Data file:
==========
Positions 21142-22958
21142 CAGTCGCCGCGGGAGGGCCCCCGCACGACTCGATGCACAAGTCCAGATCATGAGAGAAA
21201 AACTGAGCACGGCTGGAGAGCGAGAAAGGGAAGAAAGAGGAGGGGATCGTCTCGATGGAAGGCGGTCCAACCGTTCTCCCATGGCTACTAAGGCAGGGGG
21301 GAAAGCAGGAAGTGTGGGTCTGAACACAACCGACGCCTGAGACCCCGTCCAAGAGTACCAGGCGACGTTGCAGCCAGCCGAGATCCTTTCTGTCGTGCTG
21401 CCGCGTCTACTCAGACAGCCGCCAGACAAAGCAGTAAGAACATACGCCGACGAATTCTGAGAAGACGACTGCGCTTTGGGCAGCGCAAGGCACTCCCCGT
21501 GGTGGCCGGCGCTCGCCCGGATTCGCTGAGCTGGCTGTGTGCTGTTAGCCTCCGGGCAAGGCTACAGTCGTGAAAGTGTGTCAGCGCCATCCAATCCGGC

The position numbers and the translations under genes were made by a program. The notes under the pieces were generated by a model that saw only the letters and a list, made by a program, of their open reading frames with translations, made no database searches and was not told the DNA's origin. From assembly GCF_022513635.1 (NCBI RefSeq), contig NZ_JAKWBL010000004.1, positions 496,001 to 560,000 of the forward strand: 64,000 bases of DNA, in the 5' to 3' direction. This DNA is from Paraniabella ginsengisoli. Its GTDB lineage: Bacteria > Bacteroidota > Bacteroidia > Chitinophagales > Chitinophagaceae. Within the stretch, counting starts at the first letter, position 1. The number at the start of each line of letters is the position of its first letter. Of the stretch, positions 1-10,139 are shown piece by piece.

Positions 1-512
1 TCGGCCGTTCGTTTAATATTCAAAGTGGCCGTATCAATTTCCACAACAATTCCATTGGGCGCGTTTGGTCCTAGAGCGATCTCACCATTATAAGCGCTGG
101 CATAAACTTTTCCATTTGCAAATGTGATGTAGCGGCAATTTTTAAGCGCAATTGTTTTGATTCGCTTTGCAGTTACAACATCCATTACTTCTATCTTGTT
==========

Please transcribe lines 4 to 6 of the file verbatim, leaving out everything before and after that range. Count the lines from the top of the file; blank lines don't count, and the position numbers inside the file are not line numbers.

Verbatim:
21301 GAAAGCAGGAAGTGTGGGTCTGAACACAACCGACGCCTGAGACCCCGTCCAAGAGTACCAGGCGACGTTGCAGCCAGCCGAGATCCTTTCTGTCGTGCTG
21401 CCGCGTCTACTCAGACAGCCGCCAGACAAAGCAGTAAGAACATACGCCGACGAATTCTGAGAAGACGACTGCGCTTTGGGCAGCGCAAGGCACTCCCCGT
21501 GGTGGCCGGCGCTCGCCCGGATTCGCTGAGCTGGCTGTGTGCTGTTAGCCTCCGGGCAAGGCTACAGTCGTGAAAGTGTGTCAGCGCCATCCAATCCGGC